Uncle Rajesh received the package, and the old man had his grandniece reinstated as quickly as the process would allow. Parvati awoke, naturally shocked; she was in a new body, a new place, with an unknown relative and the memories of her own death lingering still far too close. She was in a state of near panic for weeks, but slowly began to acclimatise. Rajesh arranged for her education, which was idiosyncratic to say the least. Having observed a number of curious warrior traditions in his long life, he had come to the conclusion that war was the natural human state and thus his granddaughters, and his newly adopted grandniece, should be the best at it to ensure his family’s survival. Most twelve year olds don’t receive smartgun systems for their birthdays, but Rajesh had grown to trust that Parvati would make good use of it.
As she reached her majority, Parvati had volunteered for testing of new psychosurgical methods, and found that her mind reacted well to the editing. Some parts she had removed wholesale, freeing up capacity for her to focus on what she felt was most important, but she insisted that she keep the memories of her last day on Earth. For her, death had become a strange portal, a conundrum in itself, and she knew if she lost that referent she may be cast adrift entirely.
It was something to be treasured, and it proved to be the last time she would see her home planet after all.
The TITANs launched their horrifying assault when she was 25. The flood of terrified refugees into the lunar colony brought with it stories of monstrous, indestructible machines, but their eccentric ancestor had taught them that any obstacle can be overcome with determination and the right tools. Signing on with local militia with her cousins, they met the waves of kill drones and exsurgent freaks head on. After a furious firefight that left them adrift in a partially destroyed tin-can station, however, Parvati found herself losing time, and on her return was diagnosed with a strain of the exsurgent virus. She waited weeks, but the expected madness and mutation did not come. She found her senses acting in strange ways, finding information and locating people they had no right to be able to. When a woman wearing a Lunar Defense Force uniform arrived and offered to teach her how to use what she had become, she agreed, and bore out the Fall taking the fight to the TITANs, her mutant psyche wreaking havoc on enemy biomorphs.
And then, it ended, and she was cast adrift after all. Trained and conditioned for a war that ended without explanation, she has drifted, using her skills to eliminate any TITAN remnants or exsurgent threats she finds. She has been contracted repeatedly by Firewall proxies, but has yet to understand that her various employers are linked by the same conspiracy. She fell in with the Autonomists through her nomadic lifestyle rather than through fervent belief, but they have proven good friends. She stayed on TITAN, for a time, and there met Marco, the man who asked her to marry him.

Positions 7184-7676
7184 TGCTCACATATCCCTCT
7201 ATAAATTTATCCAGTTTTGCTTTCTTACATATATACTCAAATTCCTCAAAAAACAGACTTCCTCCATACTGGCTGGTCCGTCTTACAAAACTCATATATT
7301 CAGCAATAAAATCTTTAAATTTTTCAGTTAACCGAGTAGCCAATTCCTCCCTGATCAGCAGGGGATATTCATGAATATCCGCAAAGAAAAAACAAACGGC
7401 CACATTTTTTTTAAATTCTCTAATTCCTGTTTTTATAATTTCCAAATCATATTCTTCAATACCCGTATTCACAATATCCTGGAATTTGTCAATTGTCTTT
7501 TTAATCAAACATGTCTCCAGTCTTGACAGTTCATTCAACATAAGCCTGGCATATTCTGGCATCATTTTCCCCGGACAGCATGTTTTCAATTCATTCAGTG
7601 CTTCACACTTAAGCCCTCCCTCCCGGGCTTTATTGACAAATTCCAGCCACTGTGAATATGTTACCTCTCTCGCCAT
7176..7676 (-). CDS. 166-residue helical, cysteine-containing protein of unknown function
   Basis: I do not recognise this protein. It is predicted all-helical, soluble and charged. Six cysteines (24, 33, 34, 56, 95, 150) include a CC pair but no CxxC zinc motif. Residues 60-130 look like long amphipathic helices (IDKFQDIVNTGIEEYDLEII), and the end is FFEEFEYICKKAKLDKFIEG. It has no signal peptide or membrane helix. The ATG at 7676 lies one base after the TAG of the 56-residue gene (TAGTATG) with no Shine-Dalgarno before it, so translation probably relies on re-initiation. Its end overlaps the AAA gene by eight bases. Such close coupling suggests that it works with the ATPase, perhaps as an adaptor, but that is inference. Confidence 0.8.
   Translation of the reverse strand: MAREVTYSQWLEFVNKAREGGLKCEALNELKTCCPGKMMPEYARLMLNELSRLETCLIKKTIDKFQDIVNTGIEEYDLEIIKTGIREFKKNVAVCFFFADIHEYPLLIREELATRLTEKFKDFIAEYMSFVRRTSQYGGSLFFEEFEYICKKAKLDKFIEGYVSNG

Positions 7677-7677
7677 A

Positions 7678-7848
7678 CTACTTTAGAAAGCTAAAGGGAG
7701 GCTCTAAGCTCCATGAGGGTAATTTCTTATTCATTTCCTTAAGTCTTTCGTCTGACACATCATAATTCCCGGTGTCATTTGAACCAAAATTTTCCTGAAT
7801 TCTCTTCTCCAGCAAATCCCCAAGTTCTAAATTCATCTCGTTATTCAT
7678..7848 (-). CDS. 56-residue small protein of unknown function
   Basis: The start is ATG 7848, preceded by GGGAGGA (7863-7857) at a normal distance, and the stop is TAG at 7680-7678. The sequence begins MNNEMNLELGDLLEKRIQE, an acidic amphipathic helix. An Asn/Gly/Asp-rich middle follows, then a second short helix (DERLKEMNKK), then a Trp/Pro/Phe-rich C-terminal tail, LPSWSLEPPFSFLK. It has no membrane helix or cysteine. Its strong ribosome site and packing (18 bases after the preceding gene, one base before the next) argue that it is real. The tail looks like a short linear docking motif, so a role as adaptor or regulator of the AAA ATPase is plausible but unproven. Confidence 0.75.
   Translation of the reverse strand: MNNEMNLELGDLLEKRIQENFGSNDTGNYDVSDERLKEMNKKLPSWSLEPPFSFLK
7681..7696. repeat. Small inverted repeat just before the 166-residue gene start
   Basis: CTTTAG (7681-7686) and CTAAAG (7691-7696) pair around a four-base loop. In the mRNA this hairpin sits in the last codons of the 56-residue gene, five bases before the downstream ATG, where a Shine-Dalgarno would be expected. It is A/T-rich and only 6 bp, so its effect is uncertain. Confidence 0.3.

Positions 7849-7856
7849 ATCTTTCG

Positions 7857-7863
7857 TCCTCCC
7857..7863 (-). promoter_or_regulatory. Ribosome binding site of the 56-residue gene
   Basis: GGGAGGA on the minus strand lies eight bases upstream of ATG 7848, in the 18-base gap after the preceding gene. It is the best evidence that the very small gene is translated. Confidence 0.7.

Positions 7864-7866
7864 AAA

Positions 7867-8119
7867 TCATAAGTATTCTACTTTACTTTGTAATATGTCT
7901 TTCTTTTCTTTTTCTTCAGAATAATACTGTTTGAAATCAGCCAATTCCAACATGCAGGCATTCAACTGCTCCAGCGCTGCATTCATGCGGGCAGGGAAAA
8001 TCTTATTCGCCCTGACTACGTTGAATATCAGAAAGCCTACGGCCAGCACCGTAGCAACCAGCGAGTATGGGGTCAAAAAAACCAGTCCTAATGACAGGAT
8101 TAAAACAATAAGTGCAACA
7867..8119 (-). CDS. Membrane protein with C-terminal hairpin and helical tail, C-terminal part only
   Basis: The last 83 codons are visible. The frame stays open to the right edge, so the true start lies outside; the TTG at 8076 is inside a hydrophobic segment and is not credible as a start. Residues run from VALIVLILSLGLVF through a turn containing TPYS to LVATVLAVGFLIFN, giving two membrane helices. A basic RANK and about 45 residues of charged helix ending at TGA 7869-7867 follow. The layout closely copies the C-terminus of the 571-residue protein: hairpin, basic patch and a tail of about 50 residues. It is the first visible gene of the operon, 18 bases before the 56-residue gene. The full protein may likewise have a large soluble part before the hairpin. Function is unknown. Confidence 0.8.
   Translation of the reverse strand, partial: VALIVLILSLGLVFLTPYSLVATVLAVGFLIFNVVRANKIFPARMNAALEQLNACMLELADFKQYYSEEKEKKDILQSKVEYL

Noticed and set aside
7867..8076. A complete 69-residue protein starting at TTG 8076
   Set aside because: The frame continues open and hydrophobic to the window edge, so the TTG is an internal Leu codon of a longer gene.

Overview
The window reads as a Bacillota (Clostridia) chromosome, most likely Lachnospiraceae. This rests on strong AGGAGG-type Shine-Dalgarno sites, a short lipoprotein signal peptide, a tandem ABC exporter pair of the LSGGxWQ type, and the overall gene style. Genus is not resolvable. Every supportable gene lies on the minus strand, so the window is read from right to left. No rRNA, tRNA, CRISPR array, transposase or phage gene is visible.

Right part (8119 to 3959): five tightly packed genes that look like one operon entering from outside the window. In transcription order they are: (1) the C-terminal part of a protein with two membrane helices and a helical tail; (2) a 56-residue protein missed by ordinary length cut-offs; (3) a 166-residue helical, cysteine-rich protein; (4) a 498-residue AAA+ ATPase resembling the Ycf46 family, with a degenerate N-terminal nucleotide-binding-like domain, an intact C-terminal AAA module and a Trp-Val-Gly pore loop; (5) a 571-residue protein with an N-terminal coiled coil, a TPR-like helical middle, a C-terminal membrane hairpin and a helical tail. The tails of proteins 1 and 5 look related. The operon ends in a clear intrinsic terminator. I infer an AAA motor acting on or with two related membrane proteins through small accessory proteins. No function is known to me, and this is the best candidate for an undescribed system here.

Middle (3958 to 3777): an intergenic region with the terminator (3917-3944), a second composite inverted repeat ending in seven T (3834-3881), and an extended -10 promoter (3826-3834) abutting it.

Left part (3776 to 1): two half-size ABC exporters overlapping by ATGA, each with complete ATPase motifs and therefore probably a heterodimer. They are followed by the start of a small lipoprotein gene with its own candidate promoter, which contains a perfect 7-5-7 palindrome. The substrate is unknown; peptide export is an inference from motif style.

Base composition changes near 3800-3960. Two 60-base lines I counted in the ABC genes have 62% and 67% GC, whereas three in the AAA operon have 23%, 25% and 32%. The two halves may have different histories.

But the Hunt goes on, and she doesn’t know if she’ll stay. In her mind, the war never ended, it just changed its face.
Like I said… fractured, but hey, it makes a decent story. For those of you who care, yes, the rulebook also told me she was getting married, which was a nice story point. PDF character sheet is attached below.
And here we have it, another installment for Changelings of the Outer West. I was able to find one of my old notebooks from when we ran this, so my report may be marginally more accurate than it would have been with just me memory! Yay! For those of you just joining us, the previous installments are available here: Part 1, Part 2, Part 3 and Part 4.
As a refresher, our protagonists are Anais, a Fairest Dancer and escapee from the Maze, Blaize, a Fireheart Elemental also fleeing the Maze Lord’s diabolical clutches, and Father Callahan, a Wizened Brewer and former slave-alchemist in the Witch of the Wilds’ Midnight Forest.
Having secured their new transport the motley set out to fill their side of the agreement with Mama Park. Pedaling their bicycles through the early twilight, they reach the outlying town of Black Hill as the sun is fading away into nothingness. The place is eerily quiet; most of the buildings on the outskirts looking to be either abandoned or in a state of disrepair bordering on collapse. As they move towards the center the signs of habitation grow thicker, but without the vivacity that normally comes with a town center. It doesn’t take an expert to see that Black Hill is dying, but Anais struggles to understand why anyone would stay at all.